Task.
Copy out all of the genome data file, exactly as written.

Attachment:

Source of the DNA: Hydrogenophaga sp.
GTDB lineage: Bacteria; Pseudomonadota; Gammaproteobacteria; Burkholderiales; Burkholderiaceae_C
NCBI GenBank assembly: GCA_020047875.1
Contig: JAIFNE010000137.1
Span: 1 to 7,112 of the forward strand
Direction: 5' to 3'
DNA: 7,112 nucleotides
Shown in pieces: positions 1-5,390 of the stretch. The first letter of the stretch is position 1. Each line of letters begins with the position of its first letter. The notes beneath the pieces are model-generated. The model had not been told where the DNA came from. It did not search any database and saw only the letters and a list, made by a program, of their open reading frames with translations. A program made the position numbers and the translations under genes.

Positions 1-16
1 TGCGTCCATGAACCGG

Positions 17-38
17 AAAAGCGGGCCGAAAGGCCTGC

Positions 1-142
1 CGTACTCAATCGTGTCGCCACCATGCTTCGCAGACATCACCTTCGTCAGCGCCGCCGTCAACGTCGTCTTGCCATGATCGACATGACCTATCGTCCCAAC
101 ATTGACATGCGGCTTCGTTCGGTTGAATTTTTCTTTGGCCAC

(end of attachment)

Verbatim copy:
Source of the DNA: Hydrogenophaga sp.
GTDB lineage: Bacteria; Pseudomonadota; Gammaproteobacteria; Burkholderiales; Burkholderiaceae_C
NCBI GenBank assembly: GCA_020047875.1
Contig: JAIFNE010000137.1
Span: 1 to 7,112 of the forward strand
Direction: 5' to 3'
DNA: 7,112 nucleotides
Shown in pieces: positions 1-5,390 of the stretch. The first letter of the stretch is position 1. Each line of letters begins with the position of its first letter. The notes beneath the pieces are model-generated. The model had not been told where the DNA came from. It did not search any database and saw only the letters and a list, made by a program, of their open reading frames with translations. A program made the position numbers and the translations under genes.

Positions 1-16
1 TGCGTCCATGAACCGG

Positions 17-38
17 AAAAGCGGGCCGAAAGGCCTGC

Positions 1-142
1 CGTACTCAATCGTGTCGCCACCATGCTTCGCAGACATCACCTTCGTCAGCGCCGCCGTCAACGTCGTCTTGCCATGATCGACATGACCTATCGTCCCAAC
101 ATTGACATGCGGCTTCGTTCGGTTGAATTTTTCTTTGGCCAC